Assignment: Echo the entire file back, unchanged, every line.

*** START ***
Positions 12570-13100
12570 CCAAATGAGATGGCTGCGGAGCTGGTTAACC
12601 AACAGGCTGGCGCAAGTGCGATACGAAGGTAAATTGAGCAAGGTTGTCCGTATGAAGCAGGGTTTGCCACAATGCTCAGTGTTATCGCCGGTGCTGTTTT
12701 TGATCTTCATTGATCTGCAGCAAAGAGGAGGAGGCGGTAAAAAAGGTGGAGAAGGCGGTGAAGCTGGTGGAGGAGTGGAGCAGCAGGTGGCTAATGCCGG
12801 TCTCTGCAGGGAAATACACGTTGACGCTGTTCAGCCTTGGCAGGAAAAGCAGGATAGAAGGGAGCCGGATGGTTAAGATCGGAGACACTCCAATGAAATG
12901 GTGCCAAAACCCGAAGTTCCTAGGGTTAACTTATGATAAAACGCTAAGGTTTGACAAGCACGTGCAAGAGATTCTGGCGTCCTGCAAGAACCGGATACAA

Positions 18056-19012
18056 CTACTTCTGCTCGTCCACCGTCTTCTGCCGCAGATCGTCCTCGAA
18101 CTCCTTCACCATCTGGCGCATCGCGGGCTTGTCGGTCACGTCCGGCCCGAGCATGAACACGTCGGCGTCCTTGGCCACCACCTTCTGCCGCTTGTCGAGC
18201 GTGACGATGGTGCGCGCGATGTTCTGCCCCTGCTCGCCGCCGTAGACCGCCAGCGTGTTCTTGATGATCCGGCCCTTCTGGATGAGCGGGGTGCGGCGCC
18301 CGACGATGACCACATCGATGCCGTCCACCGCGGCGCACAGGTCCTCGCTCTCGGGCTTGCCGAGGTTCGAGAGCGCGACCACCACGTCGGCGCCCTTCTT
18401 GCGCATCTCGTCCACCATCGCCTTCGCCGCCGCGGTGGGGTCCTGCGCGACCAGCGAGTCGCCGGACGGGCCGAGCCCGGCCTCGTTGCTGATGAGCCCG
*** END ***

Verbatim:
Positions 12570-13100
12570 CCAAATGAGATGGCTGCGGAGCTGGTTAACC
12601 AACAGGCTGGCGCAAGTGCGATACGAAGGTAAATTGAGCAAGGTTGTCCGTATGAAGCAGGGTTTGCCACAATGCTCAGTGTTATCGCCGGTGCTGTTTT
12701 TGATCTTCATTGATCTGCAGCAAAGAGGAGGAGGCGGTAAAAAAGGTGGAGAAGGCGGTGAAGCTGGTGGAGGAGTGGAGCAGCAGGTGGCTAATGCCGG
12801 TCTCTGCAGGGAAATACACGTTGACGCTGTTCAGCCTTGGCAGGAAAAGCAGGATAGAAGGGAGCCGGATGGTTAAGATCGGAGACACTCCAATGAAATG
12901 GTGCCAAAACCCGAAGTTCCTAGGGTTAACTTATGATAAAACGCTAAGGTTTGACAAGCACGTGCAAGAGATTCTGGCGTCCTGCAAGAACCGGATACAA

Positions 18056-19012
18056 CTACTTCTGCTCGTCCACCGTCTTCTGCCGCAGATCGTCCTCGAA
18101 CTCCTTCACCATCTGGCGCATCGCGGGCTTGTCGGTCACGTCCGGCCCGAGCATGAACACGTCGGCGTCCTTGGCCACCACCTTCTGCCGCTTGTCGAGC
18201 GTGACGATGGTGCGCGCGATGTTCTGCCCCTGCTCGCCGCCGTAGACCGCCAGCGTGTTCTTGATGATCCGGCCCTTCTGGATGAGCGGGGTGCGGCGCC
18301 CGACGATGACCACATCGATGCCGTCCACCGCGGCGCACAGGTCCTCGCTCTCGGGCTTGCCGAGGTTCGAGAGCGCGACCACCACGTCGGCGCCCTTCTT
18401 GCGCATCTCGTCCACCATCGCCTTCGCCGCCGCGGTGGGGTCCTGCGCGACCAGCGAGTCGCCGGACGGGCCGAGCCCGGCCTCGTTGCTGATGAGCCCG